Personal Providence

2004-05-23

While working on a paper tentatively entitled Nietzsche Contra Epicurus, I've been reading and re-reading a number of relevant quotes from Nietzsche; here is one that struck me today, mainly for the phrase "the beautiful chaos of existence" (La Gaya Scienza, section 277):

Personal providence. -- There is a certain high point in life: once we have reached that, we are, for all our freedom, once more in the greatest danger of spiritual unfreedom, and no matter how much we have faced up to the beautiful chaos of existence and denied it all providential reason and goodness, we still have to pass our hardest test. For it is only now that the idea of a personal providence confronts us with the most penetrating force, and the best advocate, the evidence of our eyes, speaks for it -- now that we can see palpably always everything that happens to us turns out for the best. Every day and every hour, life seems to have no other wish than to prove this proposition again and again. Whatever it is, bad weather or good, the loss of a friend, sickness, slander, the failure of some letter to arrive, the spraining of an ankle, a glance into a shop, a counter-argument, the opening of a book, a dream, a fraud -- either immediately or very soon after it proves to be something that "must not be missing": it has a profound significance and use precisely for us. Is there any more dangerous seduction that might tempt one to renounce one's faith in the gods of Epicurus who have no care and are unknown, and to believe instead in some petty deity who is full of care and personally knows every little fair on our head and finds nothing nauseous in the most miserable small service? ...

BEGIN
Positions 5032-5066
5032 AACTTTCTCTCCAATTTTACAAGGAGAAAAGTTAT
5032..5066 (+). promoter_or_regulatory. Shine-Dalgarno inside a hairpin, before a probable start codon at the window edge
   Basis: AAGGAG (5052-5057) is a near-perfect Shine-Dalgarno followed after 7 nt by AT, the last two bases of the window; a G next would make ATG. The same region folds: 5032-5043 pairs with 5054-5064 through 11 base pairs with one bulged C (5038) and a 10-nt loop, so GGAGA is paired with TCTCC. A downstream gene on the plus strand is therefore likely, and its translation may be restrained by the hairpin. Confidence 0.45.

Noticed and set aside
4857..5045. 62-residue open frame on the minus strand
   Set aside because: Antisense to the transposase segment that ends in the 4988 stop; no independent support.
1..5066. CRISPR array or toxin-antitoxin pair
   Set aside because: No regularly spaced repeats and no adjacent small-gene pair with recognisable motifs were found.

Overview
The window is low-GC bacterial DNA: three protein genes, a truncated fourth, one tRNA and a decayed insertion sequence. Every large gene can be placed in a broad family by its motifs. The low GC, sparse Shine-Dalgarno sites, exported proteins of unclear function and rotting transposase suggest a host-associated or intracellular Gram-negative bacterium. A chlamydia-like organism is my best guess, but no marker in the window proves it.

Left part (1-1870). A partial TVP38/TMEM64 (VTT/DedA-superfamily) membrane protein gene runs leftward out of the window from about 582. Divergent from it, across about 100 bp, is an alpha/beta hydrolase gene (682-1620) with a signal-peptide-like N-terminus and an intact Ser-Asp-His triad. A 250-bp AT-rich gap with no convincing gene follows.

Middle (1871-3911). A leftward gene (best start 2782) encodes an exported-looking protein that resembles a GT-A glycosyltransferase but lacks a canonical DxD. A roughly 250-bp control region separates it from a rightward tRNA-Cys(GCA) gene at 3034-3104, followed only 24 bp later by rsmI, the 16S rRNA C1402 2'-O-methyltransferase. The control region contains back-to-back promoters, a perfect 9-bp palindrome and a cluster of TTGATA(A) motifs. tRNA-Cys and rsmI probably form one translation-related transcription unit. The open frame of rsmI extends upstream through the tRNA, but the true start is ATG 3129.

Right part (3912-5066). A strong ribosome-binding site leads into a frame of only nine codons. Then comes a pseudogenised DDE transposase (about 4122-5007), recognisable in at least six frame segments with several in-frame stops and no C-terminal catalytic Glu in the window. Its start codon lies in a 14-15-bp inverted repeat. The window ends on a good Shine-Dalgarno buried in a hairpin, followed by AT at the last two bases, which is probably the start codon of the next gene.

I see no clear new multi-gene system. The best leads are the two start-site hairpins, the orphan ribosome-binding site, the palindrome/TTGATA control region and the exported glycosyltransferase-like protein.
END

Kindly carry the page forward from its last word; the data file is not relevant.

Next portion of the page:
Nietzsche was quite aware that the beautiful chaos of existence involves both creation and destruction (at least 50 years before Schumpeter coined the phrase "creative destruction"). There is so much to reflect on here -- I'm really looking forward to writing this essay...


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